Banking for the 'snapchat generation' is about to get a lot smarter
When Business Insider asked experts what they thought would change the financial industry in the next decade, nearly all said automation. But while some saw humans being replaced, others thought the tech will make humans better.
We surveyed chief technology officers, chief innovation officers, startup founders, and venture capitalists. This is what we learned:
We are heading towards a world where "ubiquitous mobile computing, an exponential growth in data, and continuous advances in machine learning and artificial intelligence will transform finance into an always-on, algorithmically driven industry," according to Sean Park, the founder, chairman and CIO at venture capital firm Anthemis Group.
Adding to this trend, he said, is the coming of age of the "snapchat generation," the millennials (and the generation ahead which some call "Generation Z") that have grown up using technology in an automated world.
It's clear that industry experts, from startup founders to senior executives at incumbent giants, agree. Here's a sampling of their thoughts:
David Reilly, CTO at Bank of America, believes that automation will "change how we insure property, loan money, invest money, deliver technology, write research reports, and what professionals in financial services do every day. " For example, an insurance company can incorporate far more data - from credit scores to behavior - when it decides how risky a customer is.
- He added: "Every week in the news we read about a new application for artificial intelligence, machine learning, neural networks, or robots - whether it is self-driving cars, AI assistants, predictive models, robots building (or printing) hardware, or how to invest our money...Put these all in the category of automation - and that is what will impact finance the most in the next decade."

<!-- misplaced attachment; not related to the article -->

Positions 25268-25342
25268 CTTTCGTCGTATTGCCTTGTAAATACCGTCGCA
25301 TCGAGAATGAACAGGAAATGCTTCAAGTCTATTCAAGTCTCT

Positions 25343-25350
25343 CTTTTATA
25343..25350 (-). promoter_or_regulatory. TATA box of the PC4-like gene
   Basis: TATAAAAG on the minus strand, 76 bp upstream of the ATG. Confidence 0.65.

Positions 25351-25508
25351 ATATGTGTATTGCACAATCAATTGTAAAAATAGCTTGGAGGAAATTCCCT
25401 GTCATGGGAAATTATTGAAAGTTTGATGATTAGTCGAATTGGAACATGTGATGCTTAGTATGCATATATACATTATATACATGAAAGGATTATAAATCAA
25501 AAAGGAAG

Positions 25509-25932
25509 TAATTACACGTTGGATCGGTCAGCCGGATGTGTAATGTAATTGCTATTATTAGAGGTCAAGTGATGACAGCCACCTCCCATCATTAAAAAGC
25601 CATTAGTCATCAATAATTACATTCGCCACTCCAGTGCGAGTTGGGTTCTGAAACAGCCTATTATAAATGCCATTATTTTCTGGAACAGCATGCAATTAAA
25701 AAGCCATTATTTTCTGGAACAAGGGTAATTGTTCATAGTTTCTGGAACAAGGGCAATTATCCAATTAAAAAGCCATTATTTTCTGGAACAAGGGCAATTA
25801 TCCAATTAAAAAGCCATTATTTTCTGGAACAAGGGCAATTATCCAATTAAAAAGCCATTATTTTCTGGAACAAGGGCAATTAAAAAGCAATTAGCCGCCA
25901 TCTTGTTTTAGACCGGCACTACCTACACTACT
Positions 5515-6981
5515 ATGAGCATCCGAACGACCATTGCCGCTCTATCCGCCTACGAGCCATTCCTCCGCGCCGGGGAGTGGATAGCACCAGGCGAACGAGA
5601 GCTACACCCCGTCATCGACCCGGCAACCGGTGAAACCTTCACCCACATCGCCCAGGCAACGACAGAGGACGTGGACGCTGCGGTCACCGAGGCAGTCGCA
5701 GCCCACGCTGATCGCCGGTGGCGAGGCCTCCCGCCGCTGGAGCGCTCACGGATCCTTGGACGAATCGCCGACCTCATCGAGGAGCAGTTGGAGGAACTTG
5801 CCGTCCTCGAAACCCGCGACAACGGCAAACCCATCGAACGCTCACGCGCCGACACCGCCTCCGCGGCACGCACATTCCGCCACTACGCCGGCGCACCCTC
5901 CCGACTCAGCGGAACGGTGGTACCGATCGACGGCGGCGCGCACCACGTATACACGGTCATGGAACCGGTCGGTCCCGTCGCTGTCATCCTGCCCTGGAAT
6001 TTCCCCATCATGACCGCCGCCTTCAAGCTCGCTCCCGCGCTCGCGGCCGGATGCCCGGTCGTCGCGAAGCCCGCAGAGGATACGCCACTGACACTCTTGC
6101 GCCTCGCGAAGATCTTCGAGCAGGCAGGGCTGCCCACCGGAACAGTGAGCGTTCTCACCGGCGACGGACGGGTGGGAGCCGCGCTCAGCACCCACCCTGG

- CEO of online lender MoneyLion predicts that "what was once a sit-down conversation between a client and their personal private banker might now be accessible through a mobile app to broad audiences, 24/7."
- Managing director at Techstars Accelerator Jenny Fielding said that currently technology "enables basic automation so that making payments, checking balances and customer service can happen in real time via messaging platforms. However, as the underlying technologies mature, deep learning algorithms will minimize the need for human interaction."
- PwC's coleader of US fintech Dean Nicolacakis, believes that automation will allow financial services to become "embedded directly into the user activity itself as a native, not a separate, function." Think services like Uber, where paying is simple within the app. He imagines that kind of seamlessness will come to other transactions like getting a mortgage.
- Chae H. An, vice president and CTO of the financial services sector at IBM sees the growth in artificial intelligence allowing banks to provide services tailored specifically to individual customers.
Cofounder and CEO of online investment manager FutureAdvisor, Bu Lo, said that "technology will also continue freeing up human financial advisors from mundane tasks so that they can focus on providing uniquely human value, like coaching and mentoring." Instead of having to deal with administrative procedures, advisors can spend time offering a personalized service according to client needs.
The days of traveling to your bank, waiting on line, and sitting down with a financial advisor to discuss your financial future are already a thing of the past for many. But experts think for most of us, the bank of the future will be entirely virtual.
"The impact on businesses will be profound," said Fielding.
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